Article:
Matthew Richard Martinez
, December 2013
SCHUBERT, F.: Mass No. 6, D. 950 / MOZART, W.A.: Missa solemnis in C Minor, `Waisenhausmesse` (Abbado) (Salzburg Festival, 2012) (NTSC) ACC-20261
SCHUBERT, F.: Mass No. 6, D. 950 / MOZART, W.A.: Missa solemnis in C Minor, `Waisenhausmesse` (Abbado) (Salzburg Festival, 2012) (Blu-ray, Full-HD) ACC-10261
This enticing release captures a most momentous occasion: Claudio Abbado’s return to the Salzburg Festival after a 10 year absence. Combined with the impeccable Arnold Schoenberg Choir, the single performance, captured live here, bubbles with occasion but soars with inspired musicality.
Among the most impressive aspects of this performance is the balance Abbado achieves between expressivity and historically-informed performance practice. The relatively small forces achieve a chamber-like ensemble, not just across the orchestra, but between orchestra, chorus, and soloists. Phrasing is uniform across the groups and the results are breathtaking. These two works are performed with the utmost attention to textual detail and rhetorical flow.
Combined with the Orchestra Mozart, the beauty of the total sound is stunning. Strings are liquid, supremely legato while maintaining a warm straight tone. The interplay between the woodwinds and chorus is breathtakingly taught, particularly in the Schubert. The soloists are all quite satisfactory, with soprano Roberta Invernizzi leading the way in the Schubert with sumptuous tone. Tenor Javier Camarena sings here with an expressive quality…Soprano Rachel Harnisch contributes wonderfully in the Mozart with a sparkling and agile voice. Alto Sarah Mingardo has an earthly but fresh voice and Alex Exposito a youthful, sonorous bass. Tenor Paolo Fanale has a dark hue which provides a wonderful contrast to Camarena in the Schubert.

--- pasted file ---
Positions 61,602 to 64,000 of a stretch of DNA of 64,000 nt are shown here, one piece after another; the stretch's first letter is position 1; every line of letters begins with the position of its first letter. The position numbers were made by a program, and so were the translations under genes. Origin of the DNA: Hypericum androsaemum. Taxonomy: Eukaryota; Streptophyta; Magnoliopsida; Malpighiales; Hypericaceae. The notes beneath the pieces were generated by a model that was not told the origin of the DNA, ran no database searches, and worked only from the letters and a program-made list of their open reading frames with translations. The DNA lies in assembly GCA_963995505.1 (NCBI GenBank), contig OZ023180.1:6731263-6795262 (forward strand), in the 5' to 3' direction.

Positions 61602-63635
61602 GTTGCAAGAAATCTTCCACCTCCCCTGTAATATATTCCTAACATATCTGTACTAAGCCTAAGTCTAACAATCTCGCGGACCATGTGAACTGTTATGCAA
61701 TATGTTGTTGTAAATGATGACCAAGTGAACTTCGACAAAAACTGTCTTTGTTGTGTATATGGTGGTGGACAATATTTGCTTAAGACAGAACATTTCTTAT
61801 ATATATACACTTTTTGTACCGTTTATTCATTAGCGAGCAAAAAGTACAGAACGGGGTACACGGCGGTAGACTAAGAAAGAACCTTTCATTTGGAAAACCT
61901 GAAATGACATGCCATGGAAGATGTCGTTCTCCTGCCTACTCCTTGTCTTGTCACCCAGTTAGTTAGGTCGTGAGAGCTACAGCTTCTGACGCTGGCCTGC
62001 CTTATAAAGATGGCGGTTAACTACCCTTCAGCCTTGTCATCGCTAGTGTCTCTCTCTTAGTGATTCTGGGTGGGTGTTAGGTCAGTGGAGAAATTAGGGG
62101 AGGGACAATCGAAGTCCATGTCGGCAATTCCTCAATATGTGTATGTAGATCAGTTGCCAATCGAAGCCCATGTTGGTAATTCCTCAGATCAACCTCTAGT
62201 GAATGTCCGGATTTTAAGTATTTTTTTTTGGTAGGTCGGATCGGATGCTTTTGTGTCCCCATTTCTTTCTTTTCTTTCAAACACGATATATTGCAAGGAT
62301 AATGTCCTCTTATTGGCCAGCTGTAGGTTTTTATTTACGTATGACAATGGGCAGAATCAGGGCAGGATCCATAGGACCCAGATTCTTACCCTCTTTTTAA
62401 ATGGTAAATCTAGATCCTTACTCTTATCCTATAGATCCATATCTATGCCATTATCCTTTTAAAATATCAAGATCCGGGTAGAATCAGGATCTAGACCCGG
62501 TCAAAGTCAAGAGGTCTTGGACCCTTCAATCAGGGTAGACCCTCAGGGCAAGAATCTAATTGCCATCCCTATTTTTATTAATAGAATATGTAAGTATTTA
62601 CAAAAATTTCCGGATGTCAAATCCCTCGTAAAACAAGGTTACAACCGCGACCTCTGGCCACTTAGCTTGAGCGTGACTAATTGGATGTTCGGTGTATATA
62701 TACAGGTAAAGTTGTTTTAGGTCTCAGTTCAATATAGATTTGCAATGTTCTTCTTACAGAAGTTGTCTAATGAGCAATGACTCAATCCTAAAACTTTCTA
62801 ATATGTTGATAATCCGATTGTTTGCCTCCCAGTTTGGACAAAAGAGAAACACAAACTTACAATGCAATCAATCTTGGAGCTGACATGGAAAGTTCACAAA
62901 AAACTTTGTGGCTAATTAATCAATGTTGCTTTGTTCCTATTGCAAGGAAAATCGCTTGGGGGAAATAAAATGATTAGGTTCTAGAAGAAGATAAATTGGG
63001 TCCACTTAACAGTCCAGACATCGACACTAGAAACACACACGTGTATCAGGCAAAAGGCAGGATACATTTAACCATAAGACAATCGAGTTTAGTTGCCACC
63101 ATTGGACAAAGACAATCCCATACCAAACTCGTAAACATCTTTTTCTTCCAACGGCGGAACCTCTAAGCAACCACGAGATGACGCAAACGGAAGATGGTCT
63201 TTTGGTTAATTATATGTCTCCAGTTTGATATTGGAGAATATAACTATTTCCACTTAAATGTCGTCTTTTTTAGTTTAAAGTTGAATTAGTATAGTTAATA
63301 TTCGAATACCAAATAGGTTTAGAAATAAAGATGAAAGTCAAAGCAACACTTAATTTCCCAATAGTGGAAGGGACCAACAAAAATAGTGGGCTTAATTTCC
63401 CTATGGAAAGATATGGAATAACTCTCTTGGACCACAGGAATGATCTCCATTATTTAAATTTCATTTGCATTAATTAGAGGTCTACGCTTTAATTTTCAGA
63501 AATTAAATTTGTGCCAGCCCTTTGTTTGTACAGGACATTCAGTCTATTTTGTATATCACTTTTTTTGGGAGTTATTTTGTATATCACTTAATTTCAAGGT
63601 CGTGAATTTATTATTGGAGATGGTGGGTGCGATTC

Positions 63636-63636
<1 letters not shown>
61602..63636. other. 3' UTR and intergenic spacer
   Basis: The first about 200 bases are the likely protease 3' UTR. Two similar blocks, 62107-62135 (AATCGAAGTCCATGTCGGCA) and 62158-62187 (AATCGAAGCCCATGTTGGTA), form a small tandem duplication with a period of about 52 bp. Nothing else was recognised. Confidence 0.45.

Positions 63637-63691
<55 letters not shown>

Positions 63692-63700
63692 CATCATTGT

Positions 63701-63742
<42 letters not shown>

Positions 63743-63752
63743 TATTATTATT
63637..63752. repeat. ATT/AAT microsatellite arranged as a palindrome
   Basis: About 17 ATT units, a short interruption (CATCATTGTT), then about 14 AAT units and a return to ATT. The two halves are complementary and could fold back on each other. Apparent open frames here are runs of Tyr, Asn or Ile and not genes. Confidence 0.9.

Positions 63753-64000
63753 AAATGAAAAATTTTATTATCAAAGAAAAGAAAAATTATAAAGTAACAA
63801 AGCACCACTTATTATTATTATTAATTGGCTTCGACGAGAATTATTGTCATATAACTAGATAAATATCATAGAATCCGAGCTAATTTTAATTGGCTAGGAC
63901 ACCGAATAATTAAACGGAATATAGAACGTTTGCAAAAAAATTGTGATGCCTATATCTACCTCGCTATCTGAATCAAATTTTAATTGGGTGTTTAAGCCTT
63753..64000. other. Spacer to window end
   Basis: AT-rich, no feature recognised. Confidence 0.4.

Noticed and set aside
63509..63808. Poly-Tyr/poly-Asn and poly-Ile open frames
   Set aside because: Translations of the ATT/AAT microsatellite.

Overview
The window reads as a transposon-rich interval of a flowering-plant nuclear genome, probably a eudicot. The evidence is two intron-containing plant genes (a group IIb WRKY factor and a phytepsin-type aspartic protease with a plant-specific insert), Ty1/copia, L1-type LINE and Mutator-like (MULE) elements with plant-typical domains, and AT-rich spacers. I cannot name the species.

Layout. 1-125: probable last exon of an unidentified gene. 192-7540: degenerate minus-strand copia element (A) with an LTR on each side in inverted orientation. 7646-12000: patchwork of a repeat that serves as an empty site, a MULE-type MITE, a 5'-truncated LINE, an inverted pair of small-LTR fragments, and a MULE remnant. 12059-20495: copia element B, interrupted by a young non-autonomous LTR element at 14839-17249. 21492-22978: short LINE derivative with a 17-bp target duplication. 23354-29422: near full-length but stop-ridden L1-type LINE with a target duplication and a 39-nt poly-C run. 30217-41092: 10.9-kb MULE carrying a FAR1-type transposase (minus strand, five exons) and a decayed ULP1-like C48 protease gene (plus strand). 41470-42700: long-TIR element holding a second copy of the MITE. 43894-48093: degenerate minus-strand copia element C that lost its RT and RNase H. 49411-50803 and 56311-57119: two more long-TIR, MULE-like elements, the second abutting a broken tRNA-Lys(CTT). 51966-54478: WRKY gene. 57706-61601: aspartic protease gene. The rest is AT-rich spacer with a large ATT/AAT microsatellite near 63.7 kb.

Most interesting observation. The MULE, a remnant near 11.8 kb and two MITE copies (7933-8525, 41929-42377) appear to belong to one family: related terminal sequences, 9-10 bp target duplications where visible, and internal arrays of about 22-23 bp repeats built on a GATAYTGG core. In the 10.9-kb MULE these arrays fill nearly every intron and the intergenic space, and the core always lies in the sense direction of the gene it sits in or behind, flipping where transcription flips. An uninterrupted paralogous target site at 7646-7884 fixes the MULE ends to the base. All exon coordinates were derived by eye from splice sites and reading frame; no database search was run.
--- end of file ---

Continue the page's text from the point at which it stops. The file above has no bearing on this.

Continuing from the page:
Picture quality is outstanding with some of the finest contrasts I’ve seen in a live concert picture. Camera work is outstanding and interestingly done…the surround sound is very detailed and the transparency of the ensemble is pristinely captured on a packed soundstage.
In the end, it is Abbado who shines through. Never a conductor to make a show about himself, he conducts from memory with earnest gestures that result in a spontaneous flow to the music. Some of the tempi in the Schubert, particularly the “Gloria,” are on the slow side, but the expressively of the results are beyond reproach. Abbado’s innate musicality and sheer joy of music making inspire his musicians to give a spectacular performance—highly recommended. © 2013 ConcertoNet.com Read complete review